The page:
The second quarter of 2020 was remarkable in many ways, but the healing of the credit markets via the Federal Reserve’s corporate bond purchase announcement and subsequent execution ranks among the most noteworthy and impactful events. This event reinjected liquidity into the market by opening the new issue floodgates, first in investment grade and then high yield, enabling the companies most impacted by the COVID-19 shutdowns to raise much-needed capital. Amid record issuance, we saw a significant number of secured bonds come to market.
In non-distressed markets, issuers will often issue debt that is structurally or contractually senior to unsecured debt, with the market pricing risk based on an enterprise value assessment. What is rarer in the high-yield market is debt secured by discrete assets. The pandemic changed that as a number of airlines, retailers and cruise lines have been forced to mortgage the bulk of their encumbered asset base. As shown in this week’s chart, these bonds have performed well, a function of strong market technicals, the expectation that these companies may avoid bankruptcy or the perception that the collateral will cover the debt in the event of a filing. Maybe it’s a combination of all three. However, if the first two tailwinds fade, investors may be greatly disappointed if the third thesis is ever tested.
To highlight a few examples, the cruise collateral consists of new and midlife cruise ships; the airline collateral of slots, routes and gates; and the retail collateral of certain real estate, warehouse and distribution locations. The key question in my mind is what would cause a bankruptcy filing. If the answer is the pandemic, then I think most of these companies will have to restructure and the assets securing the bonds could be rejected. In a pandemic-driven default scenario, the buyers of these assets will be limited, the revenue associated with the assets de minimis and the negotiating leverage of the issuer will be weak, leading to greatly diminished value.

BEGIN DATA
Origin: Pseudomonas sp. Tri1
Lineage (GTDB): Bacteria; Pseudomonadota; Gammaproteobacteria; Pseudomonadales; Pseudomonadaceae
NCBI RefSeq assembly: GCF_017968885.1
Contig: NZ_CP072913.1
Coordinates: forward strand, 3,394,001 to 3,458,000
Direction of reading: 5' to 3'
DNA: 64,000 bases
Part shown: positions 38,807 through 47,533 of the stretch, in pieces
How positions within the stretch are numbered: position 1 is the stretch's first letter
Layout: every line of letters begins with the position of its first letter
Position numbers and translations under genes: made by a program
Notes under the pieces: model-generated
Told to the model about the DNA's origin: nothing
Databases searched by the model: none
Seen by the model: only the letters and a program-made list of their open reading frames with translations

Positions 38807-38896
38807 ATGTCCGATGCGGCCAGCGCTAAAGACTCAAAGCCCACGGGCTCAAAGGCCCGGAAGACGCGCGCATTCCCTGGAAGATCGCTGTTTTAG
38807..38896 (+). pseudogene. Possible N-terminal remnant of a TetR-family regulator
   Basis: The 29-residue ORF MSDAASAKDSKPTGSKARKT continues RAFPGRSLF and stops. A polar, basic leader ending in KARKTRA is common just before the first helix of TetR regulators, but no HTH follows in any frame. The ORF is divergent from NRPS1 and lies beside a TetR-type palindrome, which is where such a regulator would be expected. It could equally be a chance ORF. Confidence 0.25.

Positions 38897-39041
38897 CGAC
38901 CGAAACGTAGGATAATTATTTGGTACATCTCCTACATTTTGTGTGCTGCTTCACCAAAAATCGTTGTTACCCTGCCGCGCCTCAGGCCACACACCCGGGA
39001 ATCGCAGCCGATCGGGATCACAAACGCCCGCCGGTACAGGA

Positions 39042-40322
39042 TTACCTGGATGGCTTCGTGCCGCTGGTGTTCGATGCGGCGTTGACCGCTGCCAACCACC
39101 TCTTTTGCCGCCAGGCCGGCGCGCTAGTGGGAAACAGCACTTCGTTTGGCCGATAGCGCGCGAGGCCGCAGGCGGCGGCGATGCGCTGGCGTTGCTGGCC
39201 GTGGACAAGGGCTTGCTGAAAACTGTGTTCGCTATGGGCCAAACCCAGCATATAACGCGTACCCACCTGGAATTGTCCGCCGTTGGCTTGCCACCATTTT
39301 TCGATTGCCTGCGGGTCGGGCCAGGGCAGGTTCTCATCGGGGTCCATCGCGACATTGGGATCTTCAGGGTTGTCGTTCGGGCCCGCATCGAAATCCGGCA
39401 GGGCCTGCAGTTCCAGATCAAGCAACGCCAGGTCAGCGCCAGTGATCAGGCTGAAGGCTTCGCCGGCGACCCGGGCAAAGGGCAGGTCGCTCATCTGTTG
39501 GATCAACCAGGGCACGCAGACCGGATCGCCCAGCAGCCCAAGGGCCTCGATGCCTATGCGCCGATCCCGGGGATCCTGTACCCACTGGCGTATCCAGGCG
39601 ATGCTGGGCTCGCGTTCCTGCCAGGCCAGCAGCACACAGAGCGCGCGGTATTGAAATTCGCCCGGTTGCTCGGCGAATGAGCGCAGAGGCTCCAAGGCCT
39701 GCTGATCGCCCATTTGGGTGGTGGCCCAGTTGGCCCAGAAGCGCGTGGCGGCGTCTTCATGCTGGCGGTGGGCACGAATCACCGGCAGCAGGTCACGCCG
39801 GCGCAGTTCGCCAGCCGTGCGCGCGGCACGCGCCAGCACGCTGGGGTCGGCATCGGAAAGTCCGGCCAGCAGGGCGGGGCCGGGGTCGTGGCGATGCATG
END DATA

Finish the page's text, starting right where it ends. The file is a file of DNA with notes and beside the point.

While I think a vaccine will ultimately arrive to avoid a draconian scenario, when accessing the value of the collateral, this small-probability event needs to be considered. It’s one thing to gain comfort from appraised values and low loan-to-value ratios on a spreadsheet; it’s another to try to realize that value in an environment like the one we experienced in March.
The material provided here is for informational use only. The views expressed are those of the author, and do not necessarily reflect the views of Penn Mutual Asset Management.
This material is for informational use only. The views expressed are those of the author, and do not necessarily reflect the views of Penn Mutual Asset Management. This material is not intended to be relied upon as a forecast, research or investment advice, and it is not a recommendation, offer or solicitation to buy or sell any securities or to adopt any investment strategy.
Opinions and statements of financial market trends that are based on current market conditions constitute judgment of the author and are subject to change without notice. The information and opinions contained in this material are derived from sources deemed to be reliable but should not be assumed to be accurate or complete. Statements that reflect projections or expectations of future financial or economic performance of the markets may be considered forward-looking statements. Actual results may differ significantly. Any forecasts contained in this material are based on various estimates and assumptions, and there can be no assurance that such estimates or assumptions will prove accurate.
Investing involves risk, including possible loss of principal. Past performance is no guarantee of future results. All information referenced in preparation of this material has been obtained from sources believed to be reliable, but accuracy and completeness are not guaranteed. There is no representation or warranty as to the accuracy of the information and Penn Mutual Asset Management shall have no liability for decisions based upon such information.
High-Yield bonds are subject to greater fluctuations in value and risk of loss of income and principal. Investing in higher yielding, lower rated corporate bonds have a greater risk of price fluctuations and loss of principal and income than U.S. Treasury bonds and bills. Government securities offer a higher degree of safety and are guaranteed as to the timely payment of principal and interest if held to maturity.
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